Many people hesitate to start an exercise program, though, because sometimes working out can seem daunting. There might be unfamiliar exercises, fear of injury, or just anxiety about where to start. Scaled training is the answer to all these exercise dilemmas.

What is Scaling?
Scaling usually refers to dropping the number of repetitions or sets in a workout, lowering the weight, or modifying the movement so that a workout can be completed. These are all very effective ways to scale training while still maintaining safe and great outcomes.

The three groups are:

Level 1 Mover:  Beginner exerciser to light exerciser.

Level 2 Mover:  Moderate exerciser to one who exercises on a regular basis.

Level 3 Mover:  More advanced athlete to elite athlete.

The benchmark WOD for each day of the week is scaled appropriately to suit each level’s ability. For example:  Level 1 movers could have a workout that includes walking and wall pushups, Level 2 movers have a workout that includes a run and either standard pushups or pushups from your knees, and Level 3 movers have a workout completed as fast as possible that includes sprinting and clapping pushups.

Each of these workouts has relatively the same type of functional movement demands that are modified and done at different levels of intensity. This way each individual is able to get the prescribed amount of work done while appropriately challenging their fitness and skill.

How Do I Scale a Workout That is Too Difficult For Me?
Here are the three best ways to scale a workout, while still being able to maximize gains in overall fitness and skill:

1.  Scale down the weight so that you can complete all the repetitions needed to do the workout. If you’re fatigued afterwards, and you’ve kept moving throughout, you will still gain strength.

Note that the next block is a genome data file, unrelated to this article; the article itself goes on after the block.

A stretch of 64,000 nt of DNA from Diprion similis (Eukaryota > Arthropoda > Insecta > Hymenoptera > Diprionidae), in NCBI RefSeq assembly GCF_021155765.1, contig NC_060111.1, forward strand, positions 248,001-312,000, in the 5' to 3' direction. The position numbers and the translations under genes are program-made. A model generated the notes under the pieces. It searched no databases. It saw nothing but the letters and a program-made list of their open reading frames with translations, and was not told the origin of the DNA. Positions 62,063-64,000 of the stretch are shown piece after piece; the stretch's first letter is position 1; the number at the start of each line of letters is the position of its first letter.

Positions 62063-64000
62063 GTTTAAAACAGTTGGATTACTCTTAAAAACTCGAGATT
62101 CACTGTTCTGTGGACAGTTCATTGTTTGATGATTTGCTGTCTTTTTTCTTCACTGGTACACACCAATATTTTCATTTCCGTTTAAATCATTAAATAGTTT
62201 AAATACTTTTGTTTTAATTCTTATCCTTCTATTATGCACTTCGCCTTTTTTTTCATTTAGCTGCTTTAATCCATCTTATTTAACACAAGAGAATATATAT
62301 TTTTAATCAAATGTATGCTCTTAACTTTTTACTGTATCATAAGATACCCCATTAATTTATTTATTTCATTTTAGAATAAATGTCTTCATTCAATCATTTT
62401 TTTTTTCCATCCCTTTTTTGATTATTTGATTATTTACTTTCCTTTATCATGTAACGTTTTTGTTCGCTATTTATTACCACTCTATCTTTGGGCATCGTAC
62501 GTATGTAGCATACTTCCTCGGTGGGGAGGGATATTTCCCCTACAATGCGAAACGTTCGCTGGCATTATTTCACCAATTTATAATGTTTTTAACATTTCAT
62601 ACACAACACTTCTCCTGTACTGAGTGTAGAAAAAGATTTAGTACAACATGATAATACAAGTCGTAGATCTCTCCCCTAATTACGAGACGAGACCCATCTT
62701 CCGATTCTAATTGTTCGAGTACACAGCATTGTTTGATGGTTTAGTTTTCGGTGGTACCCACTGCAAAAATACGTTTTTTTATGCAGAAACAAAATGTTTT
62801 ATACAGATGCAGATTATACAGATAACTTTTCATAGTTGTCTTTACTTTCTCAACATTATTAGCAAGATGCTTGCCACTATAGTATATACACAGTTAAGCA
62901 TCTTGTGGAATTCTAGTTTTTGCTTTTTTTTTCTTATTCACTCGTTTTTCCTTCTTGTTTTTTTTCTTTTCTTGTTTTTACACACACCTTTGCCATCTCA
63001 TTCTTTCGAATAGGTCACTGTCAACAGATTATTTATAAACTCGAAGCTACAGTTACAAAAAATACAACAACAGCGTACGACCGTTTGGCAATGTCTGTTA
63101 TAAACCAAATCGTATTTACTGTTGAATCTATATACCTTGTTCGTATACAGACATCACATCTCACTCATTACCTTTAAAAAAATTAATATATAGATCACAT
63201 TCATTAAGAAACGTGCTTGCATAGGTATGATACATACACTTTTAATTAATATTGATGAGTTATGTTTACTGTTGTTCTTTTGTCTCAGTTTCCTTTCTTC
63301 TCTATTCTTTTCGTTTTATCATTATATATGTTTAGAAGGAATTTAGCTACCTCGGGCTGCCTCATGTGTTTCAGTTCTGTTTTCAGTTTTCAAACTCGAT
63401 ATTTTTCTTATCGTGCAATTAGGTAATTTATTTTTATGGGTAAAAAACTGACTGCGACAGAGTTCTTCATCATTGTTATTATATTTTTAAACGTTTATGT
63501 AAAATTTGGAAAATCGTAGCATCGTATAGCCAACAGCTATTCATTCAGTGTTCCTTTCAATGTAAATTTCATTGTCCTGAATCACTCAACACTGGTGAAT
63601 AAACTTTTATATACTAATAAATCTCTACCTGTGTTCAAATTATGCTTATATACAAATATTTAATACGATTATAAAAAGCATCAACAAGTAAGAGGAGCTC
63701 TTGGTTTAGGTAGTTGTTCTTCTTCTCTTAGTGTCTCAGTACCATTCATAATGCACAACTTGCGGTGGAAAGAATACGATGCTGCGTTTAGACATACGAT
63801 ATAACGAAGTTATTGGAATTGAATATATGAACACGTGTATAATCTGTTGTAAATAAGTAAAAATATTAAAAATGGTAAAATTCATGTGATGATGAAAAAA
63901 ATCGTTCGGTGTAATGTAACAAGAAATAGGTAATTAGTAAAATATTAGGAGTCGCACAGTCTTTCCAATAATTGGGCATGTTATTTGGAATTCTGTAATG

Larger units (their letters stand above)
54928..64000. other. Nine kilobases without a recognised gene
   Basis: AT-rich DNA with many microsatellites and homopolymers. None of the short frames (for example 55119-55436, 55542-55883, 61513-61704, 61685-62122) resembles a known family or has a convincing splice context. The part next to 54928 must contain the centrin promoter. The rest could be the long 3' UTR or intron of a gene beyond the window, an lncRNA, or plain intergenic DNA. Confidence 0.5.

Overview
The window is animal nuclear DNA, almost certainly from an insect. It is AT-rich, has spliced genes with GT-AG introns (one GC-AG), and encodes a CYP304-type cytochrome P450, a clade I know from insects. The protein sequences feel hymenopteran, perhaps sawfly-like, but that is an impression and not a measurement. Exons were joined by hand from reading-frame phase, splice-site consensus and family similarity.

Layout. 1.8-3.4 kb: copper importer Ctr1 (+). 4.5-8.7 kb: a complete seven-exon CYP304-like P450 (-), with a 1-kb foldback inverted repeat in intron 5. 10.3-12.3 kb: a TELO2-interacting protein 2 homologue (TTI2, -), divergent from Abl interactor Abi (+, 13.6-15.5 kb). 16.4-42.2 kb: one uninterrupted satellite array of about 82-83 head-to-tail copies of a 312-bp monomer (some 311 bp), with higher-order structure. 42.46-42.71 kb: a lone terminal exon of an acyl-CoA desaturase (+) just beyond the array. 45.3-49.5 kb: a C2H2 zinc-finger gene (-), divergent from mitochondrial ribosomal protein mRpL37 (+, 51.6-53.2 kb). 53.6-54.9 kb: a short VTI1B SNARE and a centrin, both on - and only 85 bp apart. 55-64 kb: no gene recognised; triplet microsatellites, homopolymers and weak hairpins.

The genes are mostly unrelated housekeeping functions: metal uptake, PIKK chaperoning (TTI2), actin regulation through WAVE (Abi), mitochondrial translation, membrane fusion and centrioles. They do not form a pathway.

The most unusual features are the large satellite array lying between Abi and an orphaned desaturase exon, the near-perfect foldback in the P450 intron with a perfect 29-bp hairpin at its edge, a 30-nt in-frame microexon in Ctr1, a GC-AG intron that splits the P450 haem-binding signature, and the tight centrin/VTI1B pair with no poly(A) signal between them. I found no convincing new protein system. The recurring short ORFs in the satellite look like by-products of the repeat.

For example:  If you need to scale a workout that calls for 15 lb. dumbbell presses for 20 repetitions, you may want to grab 10 lb. dumbbells instead so you can still complete all the necessary reps. You should aim to scale down just enough so that the last few reps take a bit more effort and force you to really focus. If you’ve scaled down too far, you’ll find yourself busting out the last few reps will relative ease.

2.  Sometimes workouts are just too tough, or will take too long to complete. In that case, it might be necessary to drop down the number of repetitions and the weight. For example:  instead of doing 3 rounds of 30 repetitions of a certain movement, you could do 3 rounds of 20 repetitions. This way you can still complete the high number of repetitions the workout calls for without losing the high-repetition demand of the workout.

3.  Modify an exercise so you can still complete a similar movement pattern that a workout calls for. This allows you to complete your workout while continuing to improve on the necessary skill to being able to do more advanced movements.

For example:  if you are unable to perform a pull-up, then you can scale down the movement and do jumping pull-ups instead.

The key to exercise is that you should start the Bonfirehealth movement program no matter what your fitness level. Scaling down is not an admission of weakness or something to be ashamed of. Even super fit athletes will need to scale down at times. The workouts prescribed are something to aim towards as your goal. Read people’s testimonies on Bonfirehealth and see how others have gone from total inactivity to being able to participate in sports they used to love. But more importantly, they improved their health and fitness from day one.